This leads us on to the final question of getting reviews. An excellent way to improve a book's visibility is to get it reviewed - but there are relatively few places that review popular science books, including, of course, this website. We have reviewed a handful of self-published books and will always look at a press release for a book if it's sent to info@popularscience.co.uk - but in most cases we won't be able to review it. If we do decide to take a look, we expect to be provided with a physical copy of the book - you can't expect a reviewer to buy a copy, and many reviewers prefer a physical book to an ebook for review purposes.

The last thing I would want to do is put anyone off writing. It can be a wonderful thing to do, and can be extremely rewarding. But please do be aware that most of us will never write a bestseller and will not be made rich by getting published. Popular science books are now being written by an impressively diverse set of writers - and this could include you - but it is essential to be realistic about the likely outcomes.

Feature by Brian Clegg - See all of Brian's online articles or subscribe to a weekly digest for free here

Comments

  1. Hi Brian - I wonder if that author who spent £££ publicising a book that was even being published by a proper publisher was me? If not - then all well and good, I am not alone. To all authors, I would strongly advise getting an agent. They will give you the best advice, and as their reputation and livelihood depend on selling books, their advice won't be tinged by anything sentimental or unrealistic. When I received a decent advance for my most recent book, my agent advised spending some of it on hiring professional publicists to get the word out. It's hard to know whether this has made much difference in sales -- one lacks the control experiment - but it DID result in my book getting worldwide exposure in magazines, radio interviews and especially podcasts, which wouldn't have happened had I done everything myself. Of course, when one is writing, the first person you need to please is oneself. But if you are writing for others, it takes a lot of effort in today's crowded market to ensure that these others even know the book is out there, let alone buy it and read it. And for that you need to call in the professionals. And, yes, it hasn't made me rich. I still have the day job.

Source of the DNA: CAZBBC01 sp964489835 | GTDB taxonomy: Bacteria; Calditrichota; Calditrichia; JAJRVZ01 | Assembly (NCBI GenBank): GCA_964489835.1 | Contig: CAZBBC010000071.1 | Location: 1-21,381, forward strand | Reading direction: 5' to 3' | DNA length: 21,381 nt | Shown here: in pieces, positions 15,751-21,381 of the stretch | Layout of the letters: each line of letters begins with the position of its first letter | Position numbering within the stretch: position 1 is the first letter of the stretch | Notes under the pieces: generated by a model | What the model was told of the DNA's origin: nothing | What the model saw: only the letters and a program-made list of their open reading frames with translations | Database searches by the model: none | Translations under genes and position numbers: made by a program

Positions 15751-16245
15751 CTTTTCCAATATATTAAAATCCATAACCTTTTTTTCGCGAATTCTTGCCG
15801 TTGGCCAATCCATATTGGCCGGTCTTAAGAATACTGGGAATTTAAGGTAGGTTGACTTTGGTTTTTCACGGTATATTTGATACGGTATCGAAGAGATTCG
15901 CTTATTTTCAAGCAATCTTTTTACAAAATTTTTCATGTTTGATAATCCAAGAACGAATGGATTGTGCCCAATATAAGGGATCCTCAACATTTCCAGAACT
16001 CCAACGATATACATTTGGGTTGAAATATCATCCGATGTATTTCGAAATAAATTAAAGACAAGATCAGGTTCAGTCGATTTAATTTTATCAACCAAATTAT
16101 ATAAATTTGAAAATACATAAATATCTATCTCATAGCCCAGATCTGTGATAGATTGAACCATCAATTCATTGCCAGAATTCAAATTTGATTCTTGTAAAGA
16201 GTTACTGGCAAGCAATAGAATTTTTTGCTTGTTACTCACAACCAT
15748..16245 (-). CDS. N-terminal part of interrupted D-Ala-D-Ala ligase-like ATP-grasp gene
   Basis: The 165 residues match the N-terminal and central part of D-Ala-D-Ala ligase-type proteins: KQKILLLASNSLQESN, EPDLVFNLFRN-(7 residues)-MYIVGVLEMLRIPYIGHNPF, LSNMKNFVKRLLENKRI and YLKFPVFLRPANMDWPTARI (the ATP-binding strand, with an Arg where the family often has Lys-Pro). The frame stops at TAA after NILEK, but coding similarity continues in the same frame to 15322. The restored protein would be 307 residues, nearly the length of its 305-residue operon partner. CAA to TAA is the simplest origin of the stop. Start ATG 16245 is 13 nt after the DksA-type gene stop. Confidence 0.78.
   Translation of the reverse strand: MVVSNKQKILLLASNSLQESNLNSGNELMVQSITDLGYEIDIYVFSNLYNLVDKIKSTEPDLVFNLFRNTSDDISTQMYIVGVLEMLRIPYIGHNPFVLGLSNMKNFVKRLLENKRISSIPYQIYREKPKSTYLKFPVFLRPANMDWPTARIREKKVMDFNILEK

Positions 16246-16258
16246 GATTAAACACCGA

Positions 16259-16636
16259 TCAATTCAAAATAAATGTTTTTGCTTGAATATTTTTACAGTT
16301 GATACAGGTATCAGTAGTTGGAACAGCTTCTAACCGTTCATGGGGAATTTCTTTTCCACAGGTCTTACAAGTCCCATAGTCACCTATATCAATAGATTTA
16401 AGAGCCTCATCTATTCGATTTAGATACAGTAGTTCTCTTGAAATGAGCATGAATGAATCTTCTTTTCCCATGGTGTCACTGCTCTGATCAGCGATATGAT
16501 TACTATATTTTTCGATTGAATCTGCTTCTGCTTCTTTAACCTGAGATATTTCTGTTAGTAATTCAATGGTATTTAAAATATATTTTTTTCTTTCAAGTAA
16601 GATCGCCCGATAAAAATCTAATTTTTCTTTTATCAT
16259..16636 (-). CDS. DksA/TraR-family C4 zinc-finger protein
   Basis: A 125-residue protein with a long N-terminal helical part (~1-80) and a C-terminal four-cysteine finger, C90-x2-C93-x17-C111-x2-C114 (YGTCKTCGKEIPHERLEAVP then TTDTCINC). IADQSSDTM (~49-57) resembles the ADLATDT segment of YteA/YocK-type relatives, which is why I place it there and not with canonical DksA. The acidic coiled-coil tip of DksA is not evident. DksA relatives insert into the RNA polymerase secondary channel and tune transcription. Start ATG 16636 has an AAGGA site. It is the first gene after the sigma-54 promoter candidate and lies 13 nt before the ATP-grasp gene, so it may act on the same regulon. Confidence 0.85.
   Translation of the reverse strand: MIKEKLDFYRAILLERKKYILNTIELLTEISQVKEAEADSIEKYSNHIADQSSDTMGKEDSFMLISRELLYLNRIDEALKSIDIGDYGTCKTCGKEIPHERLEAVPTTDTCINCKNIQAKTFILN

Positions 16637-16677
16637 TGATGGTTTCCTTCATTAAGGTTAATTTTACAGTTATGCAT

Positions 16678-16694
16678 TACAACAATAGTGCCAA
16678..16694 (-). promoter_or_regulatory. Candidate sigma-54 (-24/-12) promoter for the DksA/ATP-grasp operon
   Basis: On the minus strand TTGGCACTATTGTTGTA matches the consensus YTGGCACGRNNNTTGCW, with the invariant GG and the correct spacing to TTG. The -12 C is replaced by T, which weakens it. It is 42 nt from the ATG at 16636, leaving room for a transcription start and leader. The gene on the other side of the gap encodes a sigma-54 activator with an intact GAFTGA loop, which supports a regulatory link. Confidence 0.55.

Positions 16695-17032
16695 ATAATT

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    Replies
    1. Hi Cromercrox - as it happens, it was someone else I had in mind, but your advice is very sensible. My main aim here though was for those thinking of spending money on publicising a self-published book, which needs even more caution.

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  2. Hello Brian, That is sound advice, which will be much appreciated by novice writers. Most of my books are self-published. They are not popular science, but tutorial accounts of technical subjects (a few of them have been reviewed here).
    Increasing sales does not have to involve a major book launch, one-off interviews or magazine articles; it can be achieved by a constant low-level advertising campaign using twitter ads, Google ads, and/or Amazon ads (I use twitter and Amazon). It is hard to be certain, but after several years experience, I am fairly sure this low-level advertising increases sales.
    If you do self-publish then get a proof-reader. Irrespective of how good you are at writing, you will never spot all the errors that a proof-reader will find.
    By the way, book piracy is a major problem, which can be reduced (or at least delayed) by publishing paperbacks, rather than ebooks (book piracy reduces sales by about 30% in my experience).
    Finally, never miss an opportunity to let potential readers know where to find your books, for example: https://jamesstone.sites.sheffield.ac.uk/books
    James V Stone, j.v.stone@sheffield.ac.uk.